(UM Legislative News Service) The only constitutionally-mandated assignment for state lawmakers is to construct a balanced two-year budget, and the 66th Montana Legislature is ahead of schedule.
Butte Democratic Sen. Jon Sesso said on the Senate floor that approving a budget this early is “fairly unprecedented.” Last week, senators voted to pass an amended version of a budget 28-21. The House must approve the amendments, and then it will be sent to the governor.
The process of passing House Bill 2, the bill that outlines the budget, begins with a revenue projection and a proposed budget from the governor before the session starts. The process doesn’t end until the final days before adjournment.
Drafting the budget can be high stakes for government agencies and government-funded programs, which must set their budgets based on the Legislature’s final say.
As the session nears adjournment, the budget is beginning to take its final form. And although the road for HB 2 has been relatively smooth until now, there are still several other spending bills that are sparking intense debate over how to spend money and how to raise money.
Last week, the Senate began debating whether or not to pass a Medicaid expansion bill, one that would continue the state-federal partnership program that insures about 96,000 Montanans. The bill passed the House, but after several days of maneuvering in the Senate, it was still up in the air by the weekend.
Senate President Scott Sales, R-Bozeman, spoke in adamant opposition to the bill on the grounds that it costs too much.
“The runaway spending that this bill promotes isn’t good for future generations. It’s good this generation. And to hell with the people who are going to pay the bill, which are my kids and my grandkids, and yours too,” Sales said.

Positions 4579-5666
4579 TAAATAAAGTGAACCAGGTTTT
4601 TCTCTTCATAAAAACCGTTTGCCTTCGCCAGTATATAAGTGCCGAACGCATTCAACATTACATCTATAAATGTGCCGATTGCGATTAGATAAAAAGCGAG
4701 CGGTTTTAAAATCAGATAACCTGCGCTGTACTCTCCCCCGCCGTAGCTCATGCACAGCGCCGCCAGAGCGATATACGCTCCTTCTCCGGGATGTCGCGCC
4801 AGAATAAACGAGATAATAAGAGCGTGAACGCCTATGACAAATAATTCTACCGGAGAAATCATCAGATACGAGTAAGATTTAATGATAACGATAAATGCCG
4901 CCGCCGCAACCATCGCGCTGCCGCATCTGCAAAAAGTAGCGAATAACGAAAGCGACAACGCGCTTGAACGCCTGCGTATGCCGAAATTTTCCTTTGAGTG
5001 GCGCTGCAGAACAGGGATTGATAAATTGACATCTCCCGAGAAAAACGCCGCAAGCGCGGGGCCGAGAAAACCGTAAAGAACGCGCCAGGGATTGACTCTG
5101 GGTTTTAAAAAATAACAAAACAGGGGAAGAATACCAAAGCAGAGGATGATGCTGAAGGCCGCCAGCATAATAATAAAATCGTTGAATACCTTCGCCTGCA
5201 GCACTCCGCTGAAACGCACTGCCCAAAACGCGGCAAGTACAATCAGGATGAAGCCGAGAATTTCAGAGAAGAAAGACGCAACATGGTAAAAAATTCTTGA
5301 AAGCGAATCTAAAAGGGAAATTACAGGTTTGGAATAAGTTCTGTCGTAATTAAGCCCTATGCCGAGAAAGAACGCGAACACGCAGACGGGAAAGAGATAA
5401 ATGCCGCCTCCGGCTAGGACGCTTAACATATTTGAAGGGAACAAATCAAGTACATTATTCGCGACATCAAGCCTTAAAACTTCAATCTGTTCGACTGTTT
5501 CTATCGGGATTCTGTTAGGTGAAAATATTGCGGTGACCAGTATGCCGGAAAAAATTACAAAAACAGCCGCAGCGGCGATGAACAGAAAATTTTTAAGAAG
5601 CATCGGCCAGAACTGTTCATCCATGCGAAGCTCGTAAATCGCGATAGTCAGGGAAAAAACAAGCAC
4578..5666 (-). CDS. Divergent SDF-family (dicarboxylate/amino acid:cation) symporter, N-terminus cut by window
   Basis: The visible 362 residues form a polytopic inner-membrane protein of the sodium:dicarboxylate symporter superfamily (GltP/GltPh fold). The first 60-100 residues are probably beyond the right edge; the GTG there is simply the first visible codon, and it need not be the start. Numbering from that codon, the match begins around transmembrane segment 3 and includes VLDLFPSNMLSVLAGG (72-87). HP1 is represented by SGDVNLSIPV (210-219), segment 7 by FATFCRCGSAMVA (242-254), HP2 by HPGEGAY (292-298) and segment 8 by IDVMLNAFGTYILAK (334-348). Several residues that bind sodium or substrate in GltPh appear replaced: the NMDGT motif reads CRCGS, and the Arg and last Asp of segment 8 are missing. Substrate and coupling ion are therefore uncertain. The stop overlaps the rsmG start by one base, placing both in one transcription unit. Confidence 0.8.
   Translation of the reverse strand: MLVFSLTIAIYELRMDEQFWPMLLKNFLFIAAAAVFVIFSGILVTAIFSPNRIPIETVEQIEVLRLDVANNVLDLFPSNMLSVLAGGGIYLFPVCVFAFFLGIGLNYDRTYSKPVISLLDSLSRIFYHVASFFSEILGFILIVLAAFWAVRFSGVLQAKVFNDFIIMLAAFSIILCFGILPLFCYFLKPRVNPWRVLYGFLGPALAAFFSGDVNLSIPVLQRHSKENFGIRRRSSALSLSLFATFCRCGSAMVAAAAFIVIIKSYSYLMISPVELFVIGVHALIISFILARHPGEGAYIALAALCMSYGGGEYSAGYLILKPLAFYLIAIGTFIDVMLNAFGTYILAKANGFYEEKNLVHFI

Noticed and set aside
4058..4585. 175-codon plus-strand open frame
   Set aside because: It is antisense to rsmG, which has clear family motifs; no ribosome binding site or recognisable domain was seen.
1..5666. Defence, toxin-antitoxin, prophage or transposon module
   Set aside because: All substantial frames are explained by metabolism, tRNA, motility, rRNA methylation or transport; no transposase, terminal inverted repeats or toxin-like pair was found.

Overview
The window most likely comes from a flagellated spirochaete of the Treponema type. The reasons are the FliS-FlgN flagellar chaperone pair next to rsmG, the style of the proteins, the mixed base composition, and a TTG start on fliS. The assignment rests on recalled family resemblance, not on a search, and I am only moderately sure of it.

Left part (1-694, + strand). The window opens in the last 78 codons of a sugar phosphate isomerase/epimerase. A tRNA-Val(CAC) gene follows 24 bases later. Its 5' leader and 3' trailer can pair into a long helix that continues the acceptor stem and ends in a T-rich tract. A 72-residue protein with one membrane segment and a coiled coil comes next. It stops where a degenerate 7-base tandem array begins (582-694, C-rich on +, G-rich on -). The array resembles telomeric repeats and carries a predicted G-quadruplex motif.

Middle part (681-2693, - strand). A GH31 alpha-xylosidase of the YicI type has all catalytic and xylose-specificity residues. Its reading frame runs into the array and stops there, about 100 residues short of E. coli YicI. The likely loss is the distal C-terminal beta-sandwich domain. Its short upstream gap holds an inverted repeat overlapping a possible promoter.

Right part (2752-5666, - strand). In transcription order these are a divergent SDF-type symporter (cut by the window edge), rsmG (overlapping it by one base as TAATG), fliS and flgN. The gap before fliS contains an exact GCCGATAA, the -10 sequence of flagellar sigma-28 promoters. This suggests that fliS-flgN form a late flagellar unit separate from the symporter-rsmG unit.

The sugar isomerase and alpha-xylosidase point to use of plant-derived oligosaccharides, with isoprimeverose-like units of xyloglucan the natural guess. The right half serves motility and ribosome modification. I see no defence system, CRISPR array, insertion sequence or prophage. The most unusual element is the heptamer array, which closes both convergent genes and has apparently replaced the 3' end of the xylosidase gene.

The federal government provides a 90 percent match rate for Medicaid expansion, so the state must kick in 10 percent. Some Republicans have voiced concern that the state’s share will increase in the future.
And while some worry the state cannot afford to spend more money, others are worried about programs being cut.
For example, in 2017, the Legislature approved funding for a public preschool pilot program called STARS Preschool. It provided for two years of public pre-K in 18 school districts, but is expiring after this session.
Alberton School District received one of the grants, and Superintendent Steve Picard said he will be “devastated” if funding is not renewed.
“I sure hope something comes through, because I realize the impact it has on these kids,” Picard said.
Picard said he will do his best to find ways to pay for the program on the district’s dime, but its continuance is uncertain. That uncertainty creates further strain for the district to find a teacher and set its annual budget, Picard said.
Two bills were introduced earlier in the session that proposed creating a statewide preschool program, but both have been tabled and are likely dead. Funding could still be added in HB 2, but that is yet to happen.
The budget is essentially a reflection of what a majority of lawmakers prioritize to fund. Big issues like Medicaid expansion, infrastructure and public education often reveal the big political divides.
Rep. Nancy Ballance, R-Hamilton, is co-chair of the House Appropriations Committee and said the only way to find compromise on priorities is to debate them.
“The best you can do is talk about it all along the way,” Ballance said.
Sorting Through Requests
Debates over the state budget may be most visible at the end of a legislative session, but the process starts at the very beginning.